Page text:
It happens every year in Major League Baseball right before the sport takes a break for the All-Star Game. Somebody that deserves to play in the Summer Classic doesn’t get in, while others that might not be as deserving are chosen.

MLB rules state that each team must be represented by at least one player. For the Twins this year and for the time being, they have only one player heading to the All-Star Game next week in Cincinnati. That’s despite having one of the best records in the American League since going 20-7 in June.

Glen Perkins was informed Monday night that he’ll be in Cincinnati as a relief pitcher for the American League. And if they have a ninth-inning lead, he’ll probably get the ball to close it out.

But one player having the best season of his career, at least for now, has been left out. Second baseman Brian Dozier is in the Final Vote contest for the last spot on the American League roster. Like it or not, the All-Star Game is driven by fan voting. This year, Jose Altuve will start at second and Jason Kipnis of Cleveland is the back-up.

Unless Dozier wins the Final Vote over Xander Bogaerts, Yoenis Cespedes, Brett Gardner or Mike Moustakas, he’ll likely not be heading to the All-Star Game. That’s unless somebody claims an injury and the coaching staff chooses Dozier as a replacement.

Dozier could also make the trip by being selected to participate in the Home Run Derby. He competed in the event last year, but it was as the Twins were hosting the event at Target Field.

Including Dozier, here are some of the other top All-Star Game snubs in recent memory.

(credit: Rick Yeatts/Getty Images)

(credit: Rick Yeatts/Getty Images)

Brian Dozier (2015)

Brian Dozier is leading the Twins with 17 home runs and leads the American League with 63 runs scored. He also has 26 doubles and three triples, and he’s one of the best defensive second basemen in baseball. But it wasn’t enough to get him to the All-Star Game.

New York Yankees (42-39)

Mark Teixeira (Yankees, 2011)

Mark Teixeira had one of the best hitting seasons in baseball in 2011 with the Yankees. He hit 39 home runs, 111 RBI and 26 doubles while being a designated hitter and first baseman. But he didn’t make the AL All-Star team.

(credit: Otto Greule/Allsport)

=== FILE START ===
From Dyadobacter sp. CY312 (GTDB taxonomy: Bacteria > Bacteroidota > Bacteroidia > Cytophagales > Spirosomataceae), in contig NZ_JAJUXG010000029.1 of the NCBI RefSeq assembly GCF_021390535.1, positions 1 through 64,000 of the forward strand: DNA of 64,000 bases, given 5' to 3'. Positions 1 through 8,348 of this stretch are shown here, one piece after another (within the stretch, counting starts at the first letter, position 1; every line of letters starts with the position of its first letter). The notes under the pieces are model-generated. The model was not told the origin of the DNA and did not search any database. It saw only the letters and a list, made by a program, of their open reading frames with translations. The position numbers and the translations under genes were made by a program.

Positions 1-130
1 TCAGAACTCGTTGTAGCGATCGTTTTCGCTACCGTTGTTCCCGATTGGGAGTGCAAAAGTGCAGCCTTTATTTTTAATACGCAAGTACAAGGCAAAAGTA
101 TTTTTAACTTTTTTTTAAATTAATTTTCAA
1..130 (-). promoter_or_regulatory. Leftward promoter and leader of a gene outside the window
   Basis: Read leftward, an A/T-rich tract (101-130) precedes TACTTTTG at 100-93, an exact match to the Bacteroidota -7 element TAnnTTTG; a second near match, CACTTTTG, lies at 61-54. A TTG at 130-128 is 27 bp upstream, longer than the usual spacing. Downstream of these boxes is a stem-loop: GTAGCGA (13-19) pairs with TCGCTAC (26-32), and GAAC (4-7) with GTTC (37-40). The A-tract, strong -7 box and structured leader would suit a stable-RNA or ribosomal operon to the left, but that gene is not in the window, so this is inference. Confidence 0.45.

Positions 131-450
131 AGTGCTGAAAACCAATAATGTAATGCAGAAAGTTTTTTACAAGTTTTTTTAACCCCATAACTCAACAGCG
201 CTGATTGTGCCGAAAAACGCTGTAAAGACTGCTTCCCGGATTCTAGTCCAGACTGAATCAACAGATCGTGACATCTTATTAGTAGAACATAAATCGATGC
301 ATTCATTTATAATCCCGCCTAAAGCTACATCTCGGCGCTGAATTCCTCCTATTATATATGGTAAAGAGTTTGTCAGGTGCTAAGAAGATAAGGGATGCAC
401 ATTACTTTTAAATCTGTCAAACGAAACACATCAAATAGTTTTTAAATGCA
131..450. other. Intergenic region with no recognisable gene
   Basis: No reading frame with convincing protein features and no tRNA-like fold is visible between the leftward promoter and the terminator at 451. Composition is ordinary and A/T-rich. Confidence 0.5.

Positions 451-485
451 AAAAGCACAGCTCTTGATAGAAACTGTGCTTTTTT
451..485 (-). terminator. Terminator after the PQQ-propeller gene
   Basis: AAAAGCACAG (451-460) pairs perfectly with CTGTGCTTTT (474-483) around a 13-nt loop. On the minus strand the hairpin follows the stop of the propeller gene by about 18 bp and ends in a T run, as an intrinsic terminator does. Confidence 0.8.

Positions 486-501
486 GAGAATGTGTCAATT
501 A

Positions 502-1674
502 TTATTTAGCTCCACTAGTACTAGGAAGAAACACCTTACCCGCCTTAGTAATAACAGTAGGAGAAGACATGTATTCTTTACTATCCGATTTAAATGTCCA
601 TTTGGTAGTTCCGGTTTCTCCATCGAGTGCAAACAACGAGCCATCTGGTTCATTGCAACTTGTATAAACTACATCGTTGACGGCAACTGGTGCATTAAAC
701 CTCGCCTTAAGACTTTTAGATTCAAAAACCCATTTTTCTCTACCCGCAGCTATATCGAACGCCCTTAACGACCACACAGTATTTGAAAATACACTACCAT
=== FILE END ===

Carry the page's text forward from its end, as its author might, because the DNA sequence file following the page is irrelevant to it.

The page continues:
(credit: Otto Greule/Allsport)

Albert Belle (Indians, 1998)

Albert Belle was one of the top power hitters in baseball in 1998 with the Indians. He collected 200 hits, had 49 home runs, 48 doubles and 152 RBI. He won the Silver Slugger Award and finished 8th in MVP voting, but he did not get selected for the All-Star Game.

(credit: Ronald Martinez/Getty Images)

(credit: Ronald Martinez/Getty Images)

Ian Kinsler (Rangers, 2009)

Ian Kinsler was one of the best infielders in the major leagues in 2009 with the Rangers. He had 31 home runs, 32 doubles, stole 31 bases and was a reliable middle infielder. He was not, however, an All-Star.

Oakland Athletics (42-29)

Josh Donaldson (Athletics, 2013)

Two years ago Josh Donaldson was a power-hitting third baseman for the Oakland Athletics. He was hitting .319 with 15 homers and 58 RBI heading into the All-Star break. But it wasn’t good enough to be selected an All-Star.

 

Kirk Gibson (Dodgers, 1988)

How backwards is this? In 1988 Kirk Gibson hit 25 homers, had 26 doubles and 76 RBI. He didn’t get selected to the NL All-Star Team, but was named the league’s MVP at season’s end.

(credit: Christian Petersen/Getty Images)

(credit: Christian Petersen/Getty Images)

Heath Bell (Padres, 2007)

Heath Bell was one of the best relief pitchers in baseball in 2007, being the set-up man for Trevor Hoffman. He finished the year with a 2.02 ERA and 42 saves in 03 2/3 innings, but was not selected an All-Star. Even worse, Hoffman was picked.

Alex Gonzalez (Blue Jays, 2010)

Alex Gonzalez was on his way to a career year in Toronto before the  All-Star break. He had 17 homers, 25 doubles and 50 RBI heading into the All-Star Game. But it wasn’t good enough to get him there.

23. Cincinnati Reds (8-10)

Johnny Cueto (Reds, 2012)

Johnny Cueto was one of the best pitchers in the National League three years ago. He finished the season with a 2.78 ERA with 170 strikeouts and just 49 walks in 217 innings pitched. But it wasn’t enough to make him an All-Star.

19. Chicago White Sox (51-55)

Paul Konerko (White Sox, 2004)

Paul Konerko will go down as one of the great players in Chicago White Sox history. In 2004 he hit 41 home runs, had 22 doubles and finished the season with 117 RBI while spending time at first base and designated hitter. He was not an All-Star.

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The unfortunate reality of the MLB All-Star Game is that for the most part, it’s a popularity contest. It’s about a fan vote when instead it should be about the group of players who are having the best seasons for their team. As long as this is the process, somebody will not get voted there that should be there. Dozier fits that list this year along with Clayton Kershaw and Yoenis Cespedes.

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